Yesterday was International Kissing Day. Did you do much puckering up?
I’m not one for watching and reading romance, so I’m not really surrounded by fictional kissing. Strangely, this post comes at the time when the moment I’ve been waiting months for has arrived, and two of my characters in my novel are going to kiss. Maybe. I’ll see how they feel about it. But if they do, it’ll be their first kiss. I love these guys and I want their first kiss to be special, I need it to be powerful. But how do you write that well?
Over on my other blog today, I’ve compiled a short list of my favourite kisses. I learned a lot just re-watching those clips. Here are some pointers for kisses that land a punch.
- Tension – A good kiss needs tension. Whether we’ve been waiting for so long and there’s a chance it might not happen (Castle and You’ve Got Mail), or we’ve just been waiting (Serenity and Captain America), tension is good. It needs to be developed throughout with the characters as we discover their relationship. Tension gives the kiss power, even if the kiss itself is predictable, but tension alone won’t cut it.
- Individuality – What works for some characters, won’t work for others. There are different ways of kissing, and your characters will tell you how they kiss, and whether they will enjoy how their partner kisses. Reading and watching other scenes can only tell you so much, after a while you need to listen to your characters.
- Context – Is this a first kiss? I mean, a very first kiss, for one or both? Or just their first kiss? Or maybe a kiss after a big argument, or the kiss of a long distance relationship. Whatever it is, it will have an impact on the kind of kiss and the build-up (and what follows).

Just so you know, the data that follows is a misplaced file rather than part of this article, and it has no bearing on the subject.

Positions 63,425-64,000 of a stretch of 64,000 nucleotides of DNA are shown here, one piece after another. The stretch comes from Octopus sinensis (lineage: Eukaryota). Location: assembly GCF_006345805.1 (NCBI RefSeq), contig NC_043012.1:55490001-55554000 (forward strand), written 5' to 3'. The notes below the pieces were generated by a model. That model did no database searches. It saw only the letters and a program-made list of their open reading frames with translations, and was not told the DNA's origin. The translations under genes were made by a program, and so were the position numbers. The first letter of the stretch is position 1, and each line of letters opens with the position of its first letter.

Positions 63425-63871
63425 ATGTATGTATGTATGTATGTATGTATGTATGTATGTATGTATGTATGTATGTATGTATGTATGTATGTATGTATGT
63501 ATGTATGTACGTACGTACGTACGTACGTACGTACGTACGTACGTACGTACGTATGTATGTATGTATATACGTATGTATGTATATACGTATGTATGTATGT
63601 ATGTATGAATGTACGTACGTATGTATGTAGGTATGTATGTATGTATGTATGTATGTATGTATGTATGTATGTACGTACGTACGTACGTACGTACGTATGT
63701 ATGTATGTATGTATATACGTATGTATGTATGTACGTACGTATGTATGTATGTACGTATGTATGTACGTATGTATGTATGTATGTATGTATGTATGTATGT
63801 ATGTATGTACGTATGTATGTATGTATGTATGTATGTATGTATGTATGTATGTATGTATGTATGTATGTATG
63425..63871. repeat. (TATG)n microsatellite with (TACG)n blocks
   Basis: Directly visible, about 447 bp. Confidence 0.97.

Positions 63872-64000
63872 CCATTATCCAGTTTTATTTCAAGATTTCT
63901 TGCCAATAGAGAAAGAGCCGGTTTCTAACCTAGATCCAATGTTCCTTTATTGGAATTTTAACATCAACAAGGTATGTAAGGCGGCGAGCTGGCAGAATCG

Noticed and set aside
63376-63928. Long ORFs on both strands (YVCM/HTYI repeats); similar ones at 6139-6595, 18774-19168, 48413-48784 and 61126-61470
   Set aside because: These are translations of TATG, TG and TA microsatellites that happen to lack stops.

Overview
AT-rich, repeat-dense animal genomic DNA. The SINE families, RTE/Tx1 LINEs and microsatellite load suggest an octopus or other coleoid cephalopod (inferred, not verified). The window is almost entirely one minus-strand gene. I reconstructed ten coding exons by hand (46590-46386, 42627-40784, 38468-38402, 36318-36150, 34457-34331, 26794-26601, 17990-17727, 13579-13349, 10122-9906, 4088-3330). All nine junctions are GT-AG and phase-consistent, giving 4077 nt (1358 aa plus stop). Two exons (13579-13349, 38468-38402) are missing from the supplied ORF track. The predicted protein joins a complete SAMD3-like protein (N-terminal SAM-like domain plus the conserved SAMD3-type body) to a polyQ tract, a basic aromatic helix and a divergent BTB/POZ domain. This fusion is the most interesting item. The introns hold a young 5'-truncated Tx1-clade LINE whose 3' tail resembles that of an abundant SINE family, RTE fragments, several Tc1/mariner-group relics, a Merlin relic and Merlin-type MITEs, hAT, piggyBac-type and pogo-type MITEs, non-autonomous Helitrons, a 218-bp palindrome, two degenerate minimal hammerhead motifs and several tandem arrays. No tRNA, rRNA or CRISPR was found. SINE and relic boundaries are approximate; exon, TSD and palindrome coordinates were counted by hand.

- Setting – Where are they kissing? Is it in public, in a dark car park, on the sofa after a glass too many? The setting will have a big impact on the mood and type of kiss. Help your reader understand the setting so that they can catch the mood.
- Get them close – How your characters wind up close enough to kiss depends on them, the context and the setting. The way you get them close enough can also rev up the tension. They can approach slow or fast, tentatively or hungrily, playfully or with wild abandon.
- Avoid clichés – One of the top writing rules, whether there are kisses or not, is to avoid clichés but this is even more important in writing. The reason I have trouble thinking of my favourite kisses is because most of them just plain make me ill. Less is more. Don’t go mad with the details, because let’s face it, yuck. Let the reader fill in the blanks.
- Senses – It can be difficult to include senses without walking into a cliché, so try to think outside the box. What is your character thinking as they go in for the kiss? Maybe there’s something remarkable, the smell of the other person can be a good one. This is something everyone can relate to, and smell can really add to the passion and longing in the kiss.
What do you look for in your fictional kisses?